To celebrate, let’s usher in the spooky season by getting to know a few of Borneo’s creepiest jungle inhabitants:
Like other carnivorous plants, pitcher plants grow in poor quality soil, so have adapted to find their nutrients elsewhere. These predatory plants have a built-in booby trap (the ‘pitcher’) in which to drown their unwitting prey, lured by the plant’s bright colours and sweet aroma. Although insects make up a significant portion of their diet, some species have been known to digest snails, frogs and even rats!
We associate bats with Halloween for a number of reasons, from their nocturnal, cave-dwelling lifestyle to Bram Stoker’s Dracula. This little guy is a kind of leaf-nosed bat, a diverse family that includes the infamous vampire bats of Central and South America. Some bats in Borneo even team up with carnivorous plants: woolly bats have been found sleeping inside pitcher plants, which make for a secure roosting spot that’s free of external parasites. The pitchers also benefit from this arrangement, as the bat’s droppings supplement their nitrogen intake– what a perfectly disgusting duo!
Female mantises are notorious for their cannibalistic mating practices. Each mating event carries a ~20% risk of death for any males bold enough to initiate courtship, and studies have shown that female mantises who devour their mates produce larger and healthier clutches than those who don’t. To counter this, male mantises will closely observe their prospective partners before making a move, displaying a strong preference for less “aggressive” females over those who frequently engage in sexual cannibalism. And you thought human dating was a nightmare!
This parasitic ‘zombie fungus’ takes over insects’ bodies in a horrifyingly nifty feat of evolution. First, the cordyceps sends out a bloom of toxic spores, small enough to penetrate an insect’s exoskeleton. Once inside, it starts to invade and replace the host’s tissues, hijacking its muscle cells to manoeuvre the doomed insect to higher ground. Having sapped all remaining life from its insect host, the fungus has one final act to perform, sprouting from the vacant corpse to unleash another burst of spores and setting the whole gristly cycle in motion again.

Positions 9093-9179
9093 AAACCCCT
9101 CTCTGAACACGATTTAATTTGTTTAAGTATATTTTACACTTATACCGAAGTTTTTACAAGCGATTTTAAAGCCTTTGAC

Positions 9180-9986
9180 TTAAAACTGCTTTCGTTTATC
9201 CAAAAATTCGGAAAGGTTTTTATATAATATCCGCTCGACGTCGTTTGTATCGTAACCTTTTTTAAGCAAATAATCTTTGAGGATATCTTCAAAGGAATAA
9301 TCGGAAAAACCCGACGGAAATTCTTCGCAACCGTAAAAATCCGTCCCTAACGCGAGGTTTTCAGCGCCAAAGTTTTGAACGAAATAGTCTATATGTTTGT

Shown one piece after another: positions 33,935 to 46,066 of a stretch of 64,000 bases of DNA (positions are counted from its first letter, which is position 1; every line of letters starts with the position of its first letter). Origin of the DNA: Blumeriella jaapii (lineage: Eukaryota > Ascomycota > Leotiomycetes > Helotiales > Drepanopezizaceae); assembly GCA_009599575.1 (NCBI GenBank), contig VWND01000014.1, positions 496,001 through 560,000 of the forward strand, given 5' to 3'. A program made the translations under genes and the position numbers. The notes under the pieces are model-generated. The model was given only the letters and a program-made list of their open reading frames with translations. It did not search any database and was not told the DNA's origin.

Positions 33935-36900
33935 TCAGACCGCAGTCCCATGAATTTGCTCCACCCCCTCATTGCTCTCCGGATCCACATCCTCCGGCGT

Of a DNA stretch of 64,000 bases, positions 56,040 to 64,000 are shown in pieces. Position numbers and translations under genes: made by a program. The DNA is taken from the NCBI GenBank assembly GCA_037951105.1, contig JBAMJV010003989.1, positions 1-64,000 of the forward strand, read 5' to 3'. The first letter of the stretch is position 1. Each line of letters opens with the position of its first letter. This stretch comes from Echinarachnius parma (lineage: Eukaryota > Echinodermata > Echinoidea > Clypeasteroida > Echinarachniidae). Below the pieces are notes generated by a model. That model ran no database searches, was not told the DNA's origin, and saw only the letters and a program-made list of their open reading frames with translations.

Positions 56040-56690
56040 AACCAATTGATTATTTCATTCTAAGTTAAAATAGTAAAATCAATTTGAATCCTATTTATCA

There are hundreds of spider species in Borneo, with many more yet to be recorded. Among their ranks, you’ll find brightly-coloured jumping spiders, giant orb weavers, and even a huntsman spider named after David Bowie! Despite their fearsome reputation, only a handful of spiders can do us any real harm. This giant orb weaver may look scary, but she’s a gentle giant– unless you’re a flying insect, that is!
Borneo is home to over 160 different snake species, around two dozen of which are venomous, including cobras, vipers and coral snakes. Although they are not aggressive, vipers are responsible for most snake bite fatalities in Borneo because their habitats bring them into more frequent contact with people. When it comes to these beautiful snakes, look but don’t touch!
Borneo’s forests are host to a dizzying array of wildlife, from the cute and cuddly to the downright spooky. However, these forests are under threat from human encroachment, land conversion and forest fires. At the Borneo Nature Foundation, we’re working to protect Borneo’s biodiversity through community-led conservation, science, and education projects. To support our mission, please consider donating, or check out the Take Action section in the menu above to see how else you can get involved.
Article by Olivia Pilmore-Bedford, Communications Officer, BNF International.